Veterans Cruising the Caribbean

Robb Hamic

My friend Kevin told me about one of his pals that retired from the Army and bought a sailboat.  He said that his pal spent all of his days aboard and cruised the Caribbean.  I thought it was really nice for a guy who got all shot up in Vietnam to be able to live his life the way he wanted.  I imagined the two of them in crystal clear blue waters off Panama on a boat.  Kevin is a great guy who lost his eye in Vietnam.  He is always conscious of issues concerning disabled Veterans.

I am 100% service disabled Veteran from the Desert Storm Era and I receive many benefits from my service.  I was concerned about many things as I decided to live aboard a boat for a year and then permanently settle in a US Territory.  There are so many little details that have to be taken care of before we leave.  Many Veterans receive their medical care and medications from the Veteran’s Administration.  We receive pensions, educational benefits, housing grants, mortgage loans and many other great benefits offered because of our service.  Our dependents also receive many benefits that also have to be addressed when we move.

I read a thread on a forum recently where a service disabled veteran asked questions about how to set things up so that he could cruise the Caribbean and understand his benefits.  I think that it is normal to be concerned.  It sometimes takes a long time for Veterans to get benefits and they worry about losing them.  Vets always want to follow the rules but the bureaucracy is hard to understand.  I get a lot of information from other Vets.  This is for them.  I provided him my advice based on my own research.  This is information that is directly relatable to service disabled US Veterans.

I found that you can record a “traveling” status with the VA that you currently are enrolled. This is important because if they schedule visits for you, C&P exams, etc. they always do it in the region that you are enrolled. Putting them on notice that you are traveling is good so that they don’t do that. It would be prudent that you do an exam once per year, somewhere there is a VA medical facility. The VA maintains a long list. Keep in mind that the VA maintains a strong presence on US territories. 100% SC gets you a lot of things. I would do the following if you haven’t yet:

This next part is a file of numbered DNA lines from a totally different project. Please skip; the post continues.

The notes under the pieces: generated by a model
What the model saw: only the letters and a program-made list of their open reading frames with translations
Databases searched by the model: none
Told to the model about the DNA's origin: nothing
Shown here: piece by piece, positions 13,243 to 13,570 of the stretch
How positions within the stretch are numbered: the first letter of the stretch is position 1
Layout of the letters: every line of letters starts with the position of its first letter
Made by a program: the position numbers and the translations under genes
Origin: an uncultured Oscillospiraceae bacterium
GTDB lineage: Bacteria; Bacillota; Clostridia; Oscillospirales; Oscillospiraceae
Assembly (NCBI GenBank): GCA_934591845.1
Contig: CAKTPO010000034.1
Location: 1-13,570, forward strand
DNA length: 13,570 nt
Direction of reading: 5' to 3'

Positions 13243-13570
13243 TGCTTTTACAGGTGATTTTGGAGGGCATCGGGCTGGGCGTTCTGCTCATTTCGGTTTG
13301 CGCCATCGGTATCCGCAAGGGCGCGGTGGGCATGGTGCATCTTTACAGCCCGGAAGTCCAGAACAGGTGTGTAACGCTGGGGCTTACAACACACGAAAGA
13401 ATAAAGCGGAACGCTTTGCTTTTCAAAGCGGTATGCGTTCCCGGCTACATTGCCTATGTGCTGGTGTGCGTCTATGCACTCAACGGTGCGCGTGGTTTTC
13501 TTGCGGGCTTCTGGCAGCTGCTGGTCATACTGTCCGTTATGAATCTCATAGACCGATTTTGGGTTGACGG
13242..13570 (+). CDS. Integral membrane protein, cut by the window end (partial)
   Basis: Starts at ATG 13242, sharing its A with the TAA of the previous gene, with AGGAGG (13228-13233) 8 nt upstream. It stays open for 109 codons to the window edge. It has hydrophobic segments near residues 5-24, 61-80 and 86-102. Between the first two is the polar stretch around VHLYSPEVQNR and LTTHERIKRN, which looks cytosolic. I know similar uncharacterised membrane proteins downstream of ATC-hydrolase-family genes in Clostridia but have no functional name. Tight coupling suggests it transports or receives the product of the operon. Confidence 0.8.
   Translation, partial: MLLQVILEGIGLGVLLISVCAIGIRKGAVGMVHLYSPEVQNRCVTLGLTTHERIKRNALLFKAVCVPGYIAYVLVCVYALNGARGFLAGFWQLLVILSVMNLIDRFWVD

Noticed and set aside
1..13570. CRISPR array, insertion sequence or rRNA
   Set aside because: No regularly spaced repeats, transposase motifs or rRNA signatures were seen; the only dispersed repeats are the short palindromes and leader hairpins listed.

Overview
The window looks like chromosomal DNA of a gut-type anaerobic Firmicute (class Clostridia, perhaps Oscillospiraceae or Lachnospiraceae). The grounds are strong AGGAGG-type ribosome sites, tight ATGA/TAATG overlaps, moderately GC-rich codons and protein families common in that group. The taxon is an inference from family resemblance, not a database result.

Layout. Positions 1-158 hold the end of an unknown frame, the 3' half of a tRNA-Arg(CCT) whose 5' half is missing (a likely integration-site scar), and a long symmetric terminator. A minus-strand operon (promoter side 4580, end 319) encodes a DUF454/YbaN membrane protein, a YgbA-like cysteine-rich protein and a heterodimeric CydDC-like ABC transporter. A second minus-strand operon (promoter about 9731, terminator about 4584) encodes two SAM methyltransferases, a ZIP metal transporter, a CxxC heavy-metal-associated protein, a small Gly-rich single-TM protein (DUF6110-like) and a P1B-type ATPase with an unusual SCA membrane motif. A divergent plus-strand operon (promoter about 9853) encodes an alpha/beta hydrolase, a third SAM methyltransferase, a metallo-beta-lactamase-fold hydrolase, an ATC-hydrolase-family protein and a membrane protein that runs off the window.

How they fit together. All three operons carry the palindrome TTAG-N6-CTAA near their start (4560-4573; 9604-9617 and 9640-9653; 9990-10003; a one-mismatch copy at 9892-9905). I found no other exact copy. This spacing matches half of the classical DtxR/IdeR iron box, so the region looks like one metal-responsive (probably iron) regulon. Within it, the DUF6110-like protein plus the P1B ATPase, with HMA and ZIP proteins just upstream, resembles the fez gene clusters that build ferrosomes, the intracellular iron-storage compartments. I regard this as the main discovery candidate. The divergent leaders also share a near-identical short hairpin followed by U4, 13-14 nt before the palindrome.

1. Register on Ebenefits. You can see everything here and print many needed items while you are traveling. You can order meds, etc. You can update a mailing address from time to time as needed. You can view upcoming exam requests by the VA and reschedule as needed.

2. Get your military ID for you and your family on a base in the US before you leave. This will get you access to any base world wide. Take your 100% letter and birth certificates, marriage license, etc. and they will print them on the spot.

3. Enroll your spouse and kids in ChampVA. This is free insurance. They can be seen at many private doctors and VA clinics. Remember that if you need medical care at a private location while outside the US, The VA will pay or reimburse you for it- just like in the states.